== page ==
Law and Daily Life
Is Photographing Abandoned Buildings Legal?
The COVID-19 pandemic has prodded Americans to discover new outdoor activities that don't involve crowds. Many of these activities focus on exercise, like hiking and biking. But Americans have also rediscovered the joys of the good, old-fashioned afternoon drive. And as they motor along, they've rediscovered other good, old-fashioned things — like abandoned buildings.Read more about "Is Photographing Abandoned Buildings Legal?"
Can You Sue a Business You Never Went Into for Catching COVID-19?
The omicron variant of COVID-19 is rampaging across the country. At the same time, it is apparent that Americans have no appetite for more harsh restrictions and mitigations. In short, that means you have a pretty high chance of catching this if you are frequently out around crowds of people. a recent ruling by a California court in a wrongful death case has businesses in the state and across the country nervous about a potential "never-ending" spiral of liability lawsuits. But some states are taking action to cut back on these lawsuits.Read more about "Can You Sue a Business You Never Went Into for Catching COVID-19?"
Should Vaccine-Resistant Workers Who Leave Their Jobs Receive Unemployment?
If an employee is fired for refusing to be vaccinated against COVID-19, in most cases they do not qualify for state unemployment compensation. Employers have broad latitude in setting work requirements for employees, and mandating vaccination is one of them. That's because employers who want to take steps to keep their workplaces safe for everyone may see unvaccinated workers as a risk. In most states, the law may consider refusal to get a vaccination when required by an employer as misconduct.Read more about "Should Vaccine-Resistant Workers Who Leave Their Jobs Receive Unemployment?"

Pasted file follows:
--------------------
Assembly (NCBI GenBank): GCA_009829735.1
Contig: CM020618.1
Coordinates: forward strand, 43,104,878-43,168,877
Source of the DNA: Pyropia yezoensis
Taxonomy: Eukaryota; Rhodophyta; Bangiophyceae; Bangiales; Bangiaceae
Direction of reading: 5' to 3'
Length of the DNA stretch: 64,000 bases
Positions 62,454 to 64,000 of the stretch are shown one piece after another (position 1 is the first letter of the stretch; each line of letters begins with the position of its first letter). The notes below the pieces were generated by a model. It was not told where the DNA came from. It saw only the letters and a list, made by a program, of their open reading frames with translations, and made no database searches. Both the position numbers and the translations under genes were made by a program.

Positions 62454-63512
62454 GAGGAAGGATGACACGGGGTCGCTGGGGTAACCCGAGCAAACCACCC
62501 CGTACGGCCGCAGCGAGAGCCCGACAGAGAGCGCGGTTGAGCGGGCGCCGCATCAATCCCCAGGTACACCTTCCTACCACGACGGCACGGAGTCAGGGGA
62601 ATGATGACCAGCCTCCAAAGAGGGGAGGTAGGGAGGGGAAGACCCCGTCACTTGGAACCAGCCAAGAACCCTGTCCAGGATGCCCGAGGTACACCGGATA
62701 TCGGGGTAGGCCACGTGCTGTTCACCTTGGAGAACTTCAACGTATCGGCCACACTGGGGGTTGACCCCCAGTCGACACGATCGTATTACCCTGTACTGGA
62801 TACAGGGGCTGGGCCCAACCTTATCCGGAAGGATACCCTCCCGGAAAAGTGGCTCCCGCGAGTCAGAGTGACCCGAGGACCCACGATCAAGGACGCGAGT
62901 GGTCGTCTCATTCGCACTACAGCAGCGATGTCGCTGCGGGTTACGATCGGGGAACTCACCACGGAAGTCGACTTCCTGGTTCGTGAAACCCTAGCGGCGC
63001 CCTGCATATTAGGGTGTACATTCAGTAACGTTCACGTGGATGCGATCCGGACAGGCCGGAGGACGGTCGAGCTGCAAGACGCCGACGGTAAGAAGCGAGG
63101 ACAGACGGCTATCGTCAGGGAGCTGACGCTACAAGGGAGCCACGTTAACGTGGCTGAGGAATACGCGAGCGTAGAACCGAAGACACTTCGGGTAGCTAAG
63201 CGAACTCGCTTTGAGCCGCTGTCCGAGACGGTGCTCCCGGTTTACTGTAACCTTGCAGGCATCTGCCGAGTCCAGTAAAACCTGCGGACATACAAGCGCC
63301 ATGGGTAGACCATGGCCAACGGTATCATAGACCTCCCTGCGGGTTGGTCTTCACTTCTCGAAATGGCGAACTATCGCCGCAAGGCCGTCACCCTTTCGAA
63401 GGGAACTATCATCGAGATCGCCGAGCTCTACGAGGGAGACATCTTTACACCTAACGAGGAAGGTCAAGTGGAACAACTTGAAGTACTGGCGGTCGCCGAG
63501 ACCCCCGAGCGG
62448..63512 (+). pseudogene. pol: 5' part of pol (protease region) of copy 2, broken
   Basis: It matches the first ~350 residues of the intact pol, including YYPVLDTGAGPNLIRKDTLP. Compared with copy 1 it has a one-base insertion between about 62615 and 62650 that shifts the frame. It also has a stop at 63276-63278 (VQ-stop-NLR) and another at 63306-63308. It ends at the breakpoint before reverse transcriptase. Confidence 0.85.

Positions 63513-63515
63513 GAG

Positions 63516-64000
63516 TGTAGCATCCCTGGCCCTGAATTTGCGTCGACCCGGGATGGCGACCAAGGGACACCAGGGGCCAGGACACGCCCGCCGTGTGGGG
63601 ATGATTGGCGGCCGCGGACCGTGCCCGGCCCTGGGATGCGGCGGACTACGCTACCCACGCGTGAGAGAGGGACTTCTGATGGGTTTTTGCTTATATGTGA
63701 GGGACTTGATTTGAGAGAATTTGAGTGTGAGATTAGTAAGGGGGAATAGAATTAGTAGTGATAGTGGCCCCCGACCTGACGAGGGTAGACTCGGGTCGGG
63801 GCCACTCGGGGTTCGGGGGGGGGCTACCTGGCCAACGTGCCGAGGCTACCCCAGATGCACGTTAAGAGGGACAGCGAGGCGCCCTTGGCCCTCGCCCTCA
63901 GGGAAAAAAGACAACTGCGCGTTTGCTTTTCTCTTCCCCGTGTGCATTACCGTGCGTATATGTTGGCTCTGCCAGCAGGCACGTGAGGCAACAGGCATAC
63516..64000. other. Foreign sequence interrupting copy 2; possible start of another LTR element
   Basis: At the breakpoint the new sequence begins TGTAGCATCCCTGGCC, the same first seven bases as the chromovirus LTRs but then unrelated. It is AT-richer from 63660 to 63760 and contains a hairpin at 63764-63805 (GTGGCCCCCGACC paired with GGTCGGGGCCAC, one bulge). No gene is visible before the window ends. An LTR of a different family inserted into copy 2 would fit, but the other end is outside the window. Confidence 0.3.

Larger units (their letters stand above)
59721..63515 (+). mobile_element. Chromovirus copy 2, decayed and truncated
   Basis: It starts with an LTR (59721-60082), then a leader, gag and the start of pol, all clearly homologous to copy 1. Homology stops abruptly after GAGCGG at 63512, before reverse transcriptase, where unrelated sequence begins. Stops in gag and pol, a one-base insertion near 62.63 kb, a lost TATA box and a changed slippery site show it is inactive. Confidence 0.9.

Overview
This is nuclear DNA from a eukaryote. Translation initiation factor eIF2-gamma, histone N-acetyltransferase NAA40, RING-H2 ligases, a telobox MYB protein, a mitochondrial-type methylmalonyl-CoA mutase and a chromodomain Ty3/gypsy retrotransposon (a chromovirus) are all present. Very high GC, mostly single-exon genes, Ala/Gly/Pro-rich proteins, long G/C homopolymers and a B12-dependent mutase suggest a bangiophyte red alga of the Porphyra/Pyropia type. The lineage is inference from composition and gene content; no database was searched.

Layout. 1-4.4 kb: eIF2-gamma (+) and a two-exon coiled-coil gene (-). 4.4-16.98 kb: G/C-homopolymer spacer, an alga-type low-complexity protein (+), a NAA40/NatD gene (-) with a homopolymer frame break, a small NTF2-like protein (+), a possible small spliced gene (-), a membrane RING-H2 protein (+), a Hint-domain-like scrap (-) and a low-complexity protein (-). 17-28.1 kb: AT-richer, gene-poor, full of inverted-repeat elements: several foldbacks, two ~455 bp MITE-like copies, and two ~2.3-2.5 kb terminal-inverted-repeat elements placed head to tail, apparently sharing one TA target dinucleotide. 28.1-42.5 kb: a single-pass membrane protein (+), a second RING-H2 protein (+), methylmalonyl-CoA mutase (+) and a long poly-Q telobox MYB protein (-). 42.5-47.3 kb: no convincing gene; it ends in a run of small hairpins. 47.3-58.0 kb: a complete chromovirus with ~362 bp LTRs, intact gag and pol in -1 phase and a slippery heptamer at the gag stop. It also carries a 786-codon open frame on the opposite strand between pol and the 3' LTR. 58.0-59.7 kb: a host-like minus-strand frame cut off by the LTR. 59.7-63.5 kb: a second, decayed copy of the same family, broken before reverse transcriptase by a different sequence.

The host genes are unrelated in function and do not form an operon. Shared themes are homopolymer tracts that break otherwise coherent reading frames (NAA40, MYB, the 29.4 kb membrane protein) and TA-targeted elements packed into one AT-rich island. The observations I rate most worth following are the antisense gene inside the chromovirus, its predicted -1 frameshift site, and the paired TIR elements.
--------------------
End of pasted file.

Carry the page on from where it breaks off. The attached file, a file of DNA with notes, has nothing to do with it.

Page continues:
Book Banning Efforts Are on the Rise. What Does the Law Say?
Efforts to ban books in school libraries are nothing new. But recently, the drive to remove certain books from school library shelves is gaining unusual momentum in several parts of the country. What began as a debate last year over the teaching of "critical race theory" expanded to include a broader examination of school curricula and the library books available to students.Read more about "Book Banning Efforts Are on the Rise. What Does the Law Say?"
What Immigration-Related Questions Can You Ask a Job Candidate?
It's easy to assume there's a clear divide between who can legally work in the U.S. and who can't. But there is a significant gray area comprised of candidates who could work in the U.S. if they had employment sponsorship, candidates with temporary but otherwise unrestricted employment authorization, and candidates who may only work for a specific type of employer.Read more about "What Immigration-Related Questions Can You Ask a Job Candidate?"
America's Shadow Foster Care System: A Call to Reform
A recent article in The New York Times Magazine tells a harrowing story, which raises a hypothetical. Suppose a state child protection agency gets a call that a child may be abused or neglected. The caseworker investigates and determines that this may be true and that leaving the child with the parents may be harmful. The caseworker then presents the parents with a Hobson's choice: Give your child to another caregiver, typically a family member (kinship placement), indefinitely, or else they will seek a family court order placing your child in foster care with strangers.Read more about "America's Shadow Foster Care System: A Call to Reform"
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Criminal DefenseIs Photographing Abandoned Buildings Legal?
CourtsideOSHA's Vaccine Mandate: The Answer to the Major Question Is 'No'
Law and Daily LifeCan You Sue a Business You Never Went Into for Catching COVID-19?